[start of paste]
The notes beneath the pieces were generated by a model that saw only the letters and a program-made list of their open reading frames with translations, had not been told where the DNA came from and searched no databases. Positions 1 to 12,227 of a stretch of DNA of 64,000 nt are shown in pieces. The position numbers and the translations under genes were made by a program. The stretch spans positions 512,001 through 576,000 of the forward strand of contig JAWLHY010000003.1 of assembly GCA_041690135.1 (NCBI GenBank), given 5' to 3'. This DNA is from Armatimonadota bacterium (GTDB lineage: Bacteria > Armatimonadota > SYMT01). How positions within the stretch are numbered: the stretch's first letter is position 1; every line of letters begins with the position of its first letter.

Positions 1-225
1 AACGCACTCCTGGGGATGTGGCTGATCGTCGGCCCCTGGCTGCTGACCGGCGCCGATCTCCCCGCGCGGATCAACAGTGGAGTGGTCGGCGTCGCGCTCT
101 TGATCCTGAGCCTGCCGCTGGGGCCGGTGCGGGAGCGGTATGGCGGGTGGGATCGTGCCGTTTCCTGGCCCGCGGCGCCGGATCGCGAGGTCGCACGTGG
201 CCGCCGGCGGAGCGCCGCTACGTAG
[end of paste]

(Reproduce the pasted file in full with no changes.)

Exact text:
The notes beneath the pieces were generated by a model that saw only the letters and a program-made list of their open reading frames with translations, had not been told where the DNA came from and searched no databases. Positions 1 to 12,227 of a stretch of DNA of 64,000 nt are shown in pieces. The position numbers and the translations under genes were made by a program. The stretch spans positions 512,001 through 576,000 of the forward strand of contig JAWLHY010000003.1 of assembly GCA_041690135.1 (NCBI GenBank), given 5' to 3'. This DNA is from Armatimonadota bacterium (GTDB lineage: Bacteria > Armatimonadota > SYMT01). How positions within the stretch are numbered: the stretch's first letter is position 1; every line of letters begins with the position of its first letter.

Positions 1-225
1 AACGCACTCCTGGGGATGTGGCTGATCGTCGGCCCCTGGCTGCTGACCGGCGCCGATCTCCCCGCGCGGATCAACAGTGGAGTGGTCGGCGTCGCGCTCT
101 TGATCCTGAGCCTGCCGCTGGGGCCGGTGCGGGAGCGGTATGGCGGGTGGGATCGTGCCGTTTCCTGGCCCGCGGCGCCGGATCGCGAGGTCGCACGTGG
201 CCGCCGGCGGAGCGCCGCTACGTAG